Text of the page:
The French president has given Boris Johnson until the end of the week to fundamentally revise his Brexit plan, in a move that increases the chances of the negotiations imploding within days. The UK proposals tabled last week are not regarded in Brussels as being a basis for a deal and Emmanuel Macron emphasised it was up to the UK to think again before an upcoming EU summit. After declining to meet with the prime minister in person, Macron further insisted during a phone call on Sunday that the talks would only be advanced through Michel Barnier, the EU’s chief negotiator.  “Boris Johnson presented his latest proposals,” an official at the Élysée Palace said of the conversation. “The president told him that the negotiations should continue swiftly with Michel Barnier’s team in coming days, in order to evaluate at the end of the week whether a deal is possible that respects European Union principles.”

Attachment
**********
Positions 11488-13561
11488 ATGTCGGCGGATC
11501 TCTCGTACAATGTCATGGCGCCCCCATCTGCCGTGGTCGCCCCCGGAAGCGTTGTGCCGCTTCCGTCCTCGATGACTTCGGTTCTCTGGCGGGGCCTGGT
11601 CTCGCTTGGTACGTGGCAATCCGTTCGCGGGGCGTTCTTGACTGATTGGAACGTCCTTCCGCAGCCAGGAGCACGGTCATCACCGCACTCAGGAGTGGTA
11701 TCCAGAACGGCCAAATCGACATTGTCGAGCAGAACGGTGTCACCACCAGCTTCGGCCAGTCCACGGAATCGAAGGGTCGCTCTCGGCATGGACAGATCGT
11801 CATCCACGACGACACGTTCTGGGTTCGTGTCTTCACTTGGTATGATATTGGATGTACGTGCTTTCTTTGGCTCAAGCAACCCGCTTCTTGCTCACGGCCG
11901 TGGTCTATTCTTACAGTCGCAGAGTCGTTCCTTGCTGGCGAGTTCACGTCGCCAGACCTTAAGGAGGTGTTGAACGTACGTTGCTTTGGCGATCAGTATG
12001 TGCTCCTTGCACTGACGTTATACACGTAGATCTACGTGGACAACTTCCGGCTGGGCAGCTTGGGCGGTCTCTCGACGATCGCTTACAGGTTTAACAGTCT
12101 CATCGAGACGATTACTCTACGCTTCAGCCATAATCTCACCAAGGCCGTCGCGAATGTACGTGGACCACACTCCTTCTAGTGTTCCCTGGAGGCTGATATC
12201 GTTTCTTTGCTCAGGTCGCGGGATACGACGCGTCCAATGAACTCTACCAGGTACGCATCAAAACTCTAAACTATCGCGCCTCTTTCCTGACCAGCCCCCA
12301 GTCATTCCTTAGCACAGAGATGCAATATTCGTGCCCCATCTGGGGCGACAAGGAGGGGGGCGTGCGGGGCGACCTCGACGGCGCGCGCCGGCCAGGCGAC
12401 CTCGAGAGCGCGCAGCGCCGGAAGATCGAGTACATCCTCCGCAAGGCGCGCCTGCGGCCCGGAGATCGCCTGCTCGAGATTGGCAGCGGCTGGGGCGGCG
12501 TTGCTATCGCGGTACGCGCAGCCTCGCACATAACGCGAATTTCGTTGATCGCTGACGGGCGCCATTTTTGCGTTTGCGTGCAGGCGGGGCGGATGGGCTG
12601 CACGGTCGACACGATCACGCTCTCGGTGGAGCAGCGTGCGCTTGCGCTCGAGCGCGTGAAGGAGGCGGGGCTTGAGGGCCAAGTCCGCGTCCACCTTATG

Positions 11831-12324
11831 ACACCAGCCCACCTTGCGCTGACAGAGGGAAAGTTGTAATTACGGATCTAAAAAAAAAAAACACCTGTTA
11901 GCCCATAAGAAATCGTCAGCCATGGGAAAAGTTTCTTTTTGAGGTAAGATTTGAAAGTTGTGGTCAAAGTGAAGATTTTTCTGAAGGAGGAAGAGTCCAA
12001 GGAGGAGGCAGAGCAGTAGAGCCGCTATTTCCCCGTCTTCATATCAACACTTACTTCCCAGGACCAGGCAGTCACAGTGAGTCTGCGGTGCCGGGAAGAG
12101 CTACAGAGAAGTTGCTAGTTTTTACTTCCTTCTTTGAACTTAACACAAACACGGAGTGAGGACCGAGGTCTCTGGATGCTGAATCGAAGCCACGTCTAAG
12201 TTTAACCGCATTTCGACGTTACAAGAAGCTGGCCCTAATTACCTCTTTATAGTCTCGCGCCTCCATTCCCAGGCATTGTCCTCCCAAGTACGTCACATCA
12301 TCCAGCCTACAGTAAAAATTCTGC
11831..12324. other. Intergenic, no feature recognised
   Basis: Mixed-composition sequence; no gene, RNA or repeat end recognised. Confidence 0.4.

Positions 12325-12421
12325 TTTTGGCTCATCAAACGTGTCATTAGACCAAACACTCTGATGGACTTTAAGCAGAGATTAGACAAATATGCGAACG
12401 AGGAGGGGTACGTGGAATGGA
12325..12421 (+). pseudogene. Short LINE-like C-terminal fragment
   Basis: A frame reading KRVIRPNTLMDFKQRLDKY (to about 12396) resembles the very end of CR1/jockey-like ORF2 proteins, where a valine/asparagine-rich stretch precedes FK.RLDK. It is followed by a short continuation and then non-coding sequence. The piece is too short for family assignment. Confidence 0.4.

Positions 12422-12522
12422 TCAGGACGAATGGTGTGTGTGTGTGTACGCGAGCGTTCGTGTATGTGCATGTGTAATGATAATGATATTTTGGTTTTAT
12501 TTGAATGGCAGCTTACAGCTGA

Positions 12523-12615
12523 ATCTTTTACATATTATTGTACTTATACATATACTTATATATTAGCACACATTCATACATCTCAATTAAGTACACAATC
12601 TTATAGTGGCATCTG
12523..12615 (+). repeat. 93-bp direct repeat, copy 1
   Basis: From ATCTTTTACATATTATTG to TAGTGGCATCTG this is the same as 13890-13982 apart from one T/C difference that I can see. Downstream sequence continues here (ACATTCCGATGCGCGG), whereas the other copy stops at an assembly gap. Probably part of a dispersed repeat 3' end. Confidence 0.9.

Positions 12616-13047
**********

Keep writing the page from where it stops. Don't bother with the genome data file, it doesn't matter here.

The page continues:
Sky News
French President Emmanuel Macron has told Boris Johnson that the EU could make a decision by the end of the week on the latest Brexit proposals. While the two leaders spoke on the phone on Sunday, Mr Johnson was urged by the French leader to “engage in discussions swiftly” so that a decision can be made this week about the latest proposals. However, Downing Street officials said Mr Johnson told EU leaders over the weekend that this is the final chance to strike a deal, and that the EU must show the same level of compromise that the UK has done.

BBC News